Friday poem

20 11 2009

Maxine Kumin is one of my favorite poets.

She works largely in free verse, is economical in her phrasing, and her best work provokes response through not through direct appeal but unfolds from within a particular, almost always realist, imagery. For example, in ‘The Henry Manley Blues,’ she listens and observes her elderly neighbor:

Trouble with this country is, there’s more
beavers than people in it
. Henry gums
milk toast experimentally, still sore
from the painless dentist who emptied his mouth.

In this snippet from a longer poem you can hear Henry’s plaint against both the beavers and the world. The poignancy of this image, however, is in the contrast between Henry’s toothlessness and the potency of those toothsome, troublesome beavers.

How Kumin came to be my favorite poet is a lesson in arbitrariness: I was introduced to her work in a creative writing course at UW-Madison. As it happened, she visited the campus for a poetry recital, and the course instructor urged us all to attend.

I didn’t. And have kicked myself ever since. I think my dive into her work was partly a regret-response to my laziness: just what, exactly, did I miss? I haven’t wanted to miss anything, since.

In any case, I offer the following poem, not because it’s her best (it’s not: it’s clunky and stutters, rhythmically), but because a) it was one of the first poem I really analyzed (for a course paper); and b) because as much in thrall to self-destruction as I was at the time, it was jolt to read the response of a friend to another friend’s suicide. It was a perspective I, for a variety of reasons, I usually didn’t engage.

Oh, and the friend was Kumin’s best: Anne Sexton. And while I noted it is not her best poem, it is still a good poem.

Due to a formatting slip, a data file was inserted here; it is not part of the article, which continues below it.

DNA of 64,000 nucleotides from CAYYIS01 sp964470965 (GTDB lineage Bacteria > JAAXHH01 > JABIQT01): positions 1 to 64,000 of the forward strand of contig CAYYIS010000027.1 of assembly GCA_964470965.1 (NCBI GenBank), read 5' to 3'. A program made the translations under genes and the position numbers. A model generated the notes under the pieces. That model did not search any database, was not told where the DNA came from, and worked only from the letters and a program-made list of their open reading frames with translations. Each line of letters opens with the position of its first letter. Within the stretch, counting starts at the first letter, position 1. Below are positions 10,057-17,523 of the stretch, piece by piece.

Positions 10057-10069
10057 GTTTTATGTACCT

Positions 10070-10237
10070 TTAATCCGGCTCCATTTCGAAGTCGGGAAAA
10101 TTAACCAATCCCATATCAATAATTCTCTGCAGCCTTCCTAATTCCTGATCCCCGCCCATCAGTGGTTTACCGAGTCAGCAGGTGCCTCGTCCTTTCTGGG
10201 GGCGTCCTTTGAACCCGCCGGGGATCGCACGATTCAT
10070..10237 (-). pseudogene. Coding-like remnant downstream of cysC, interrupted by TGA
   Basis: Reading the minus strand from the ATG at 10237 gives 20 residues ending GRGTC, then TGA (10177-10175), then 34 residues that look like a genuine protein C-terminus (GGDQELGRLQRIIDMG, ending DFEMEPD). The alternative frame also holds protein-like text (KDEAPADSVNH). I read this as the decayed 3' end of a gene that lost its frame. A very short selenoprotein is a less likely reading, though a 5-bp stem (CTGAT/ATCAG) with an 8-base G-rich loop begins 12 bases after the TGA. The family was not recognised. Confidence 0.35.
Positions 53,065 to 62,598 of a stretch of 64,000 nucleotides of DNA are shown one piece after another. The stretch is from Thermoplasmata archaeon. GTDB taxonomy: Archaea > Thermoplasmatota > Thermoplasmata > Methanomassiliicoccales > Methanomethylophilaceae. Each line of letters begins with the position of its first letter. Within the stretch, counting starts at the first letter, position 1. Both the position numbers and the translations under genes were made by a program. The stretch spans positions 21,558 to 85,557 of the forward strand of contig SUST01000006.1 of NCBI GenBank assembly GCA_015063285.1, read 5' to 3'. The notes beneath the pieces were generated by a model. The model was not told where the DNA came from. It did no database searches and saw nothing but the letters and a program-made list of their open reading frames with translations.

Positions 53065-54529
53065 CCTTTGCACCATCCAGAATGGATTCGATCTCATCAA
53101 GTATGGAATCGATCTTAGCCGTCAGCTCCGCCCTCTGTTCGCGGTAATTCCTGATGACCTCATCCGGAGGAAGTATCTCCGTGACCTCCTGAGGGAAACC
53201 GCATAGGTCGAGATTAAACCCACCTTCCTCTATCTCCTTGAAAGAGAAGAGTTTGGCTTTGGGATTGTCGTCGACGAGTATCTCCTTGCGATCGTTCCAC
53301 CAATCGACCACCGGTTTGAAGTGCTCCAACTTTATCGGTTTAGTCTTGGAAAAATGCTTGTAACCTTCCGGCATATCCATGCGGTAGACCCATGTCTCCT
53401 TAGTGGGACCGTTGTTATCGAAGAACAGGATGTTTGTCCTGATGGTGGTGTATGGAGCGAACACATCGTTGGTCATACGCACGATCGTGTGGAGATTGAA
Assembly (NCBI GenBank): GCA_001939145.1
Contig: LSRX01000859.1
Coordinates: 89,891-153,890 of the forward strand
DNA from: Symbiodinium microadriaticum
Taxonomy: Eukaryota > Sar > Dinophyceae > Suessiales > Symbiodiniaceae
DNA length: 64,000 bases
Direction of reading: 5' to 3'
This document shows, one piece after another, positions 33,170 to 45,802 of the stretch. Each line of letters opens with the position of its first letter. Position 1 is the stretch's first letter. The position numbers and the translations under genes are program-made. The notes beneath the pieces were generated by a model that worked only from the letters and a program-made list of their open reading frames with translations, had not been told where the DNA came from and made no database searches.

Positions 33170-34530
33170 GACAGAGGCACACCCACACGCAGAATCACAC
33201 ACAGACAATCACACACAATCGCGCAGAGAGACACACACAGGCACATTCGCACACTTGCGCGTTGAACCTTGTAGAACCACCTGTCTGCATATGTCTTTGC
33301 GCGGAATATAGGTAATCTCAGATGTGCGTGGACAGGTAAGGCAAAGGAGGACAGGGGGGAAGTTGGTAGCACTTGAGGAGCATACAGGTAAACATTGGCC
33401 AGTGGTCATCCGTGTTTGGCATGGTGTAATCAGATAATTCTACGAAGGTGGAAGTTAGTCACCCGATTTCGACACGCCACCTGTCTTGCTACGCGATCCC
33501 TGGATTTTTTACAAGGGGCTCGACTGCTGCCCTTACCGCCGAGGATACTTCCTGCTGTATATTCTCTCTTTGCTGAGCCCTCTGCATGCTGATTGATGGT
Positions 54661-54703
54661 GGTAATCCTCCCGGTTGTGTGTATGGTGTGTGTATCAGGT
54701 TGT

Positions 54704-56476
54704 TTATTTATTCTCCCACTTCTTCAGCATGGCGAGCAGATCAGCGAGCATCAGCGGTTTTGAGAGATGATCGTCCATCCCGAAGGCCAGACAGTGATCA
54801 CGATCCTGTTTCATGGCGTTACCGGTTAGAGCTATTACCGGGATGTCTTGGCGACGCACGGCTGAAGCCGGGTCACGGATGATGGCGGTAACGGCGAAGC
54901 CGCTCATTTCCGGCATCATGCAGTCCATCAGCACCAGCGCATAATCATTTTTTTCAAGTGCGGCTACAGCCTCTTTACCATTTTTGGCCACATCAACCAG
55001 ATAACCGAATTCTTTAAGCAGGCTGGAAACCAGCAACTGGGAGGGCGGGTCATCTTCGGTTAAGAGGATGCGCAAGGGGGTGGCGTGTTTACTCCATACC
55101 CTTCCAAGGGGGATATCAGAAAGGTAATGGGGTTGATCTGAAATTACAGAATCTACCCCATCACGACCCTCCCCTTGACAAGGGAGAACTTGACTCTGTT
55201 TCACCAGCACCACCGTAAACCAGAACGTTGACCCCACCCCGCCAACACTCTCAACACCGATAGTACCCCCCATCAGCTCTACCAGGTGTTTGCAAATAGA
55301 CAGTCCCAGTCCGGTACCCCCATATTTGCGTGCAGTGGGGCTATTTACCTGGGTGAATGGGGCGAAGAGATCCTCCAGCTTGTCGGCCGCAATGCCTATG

How It Is

Shall I say how it is in your clothes?
A month after your death I wear your blue jacket.
The dog at the center of my life recognizes
you’ve come to visit, he’s ecstatic.
In the left pocket, a hole.
In the right, a parking ticket
delivered up last August on Bay State Road.
In my heart, a scatter like milkweed,
a flinging from the pods of the soul.
My skin presses your old outline.
It is hot and dry inside.

I think of the last day of your life,
old friend, how I would unwind it, paste
it together in a different collage,
back from the death car idling in the garage,
back up the stairs, your praying hands unlaced,
reassembling the bites of bread and tuna fish
into a ceremony of sandwich,
running the home movie backward to a space
we could be easy in, a kitchen place
with vodka and ice, our words like living meat.

Dear friend, you have excited crowds
with your example. They swell
like wine bags, straining at your seams.
I will be years gathering up our words,
fishing out letters, snapshots, stains,
leaning my ribs against this durable cloth
to put on the dumb blue blazer of your death.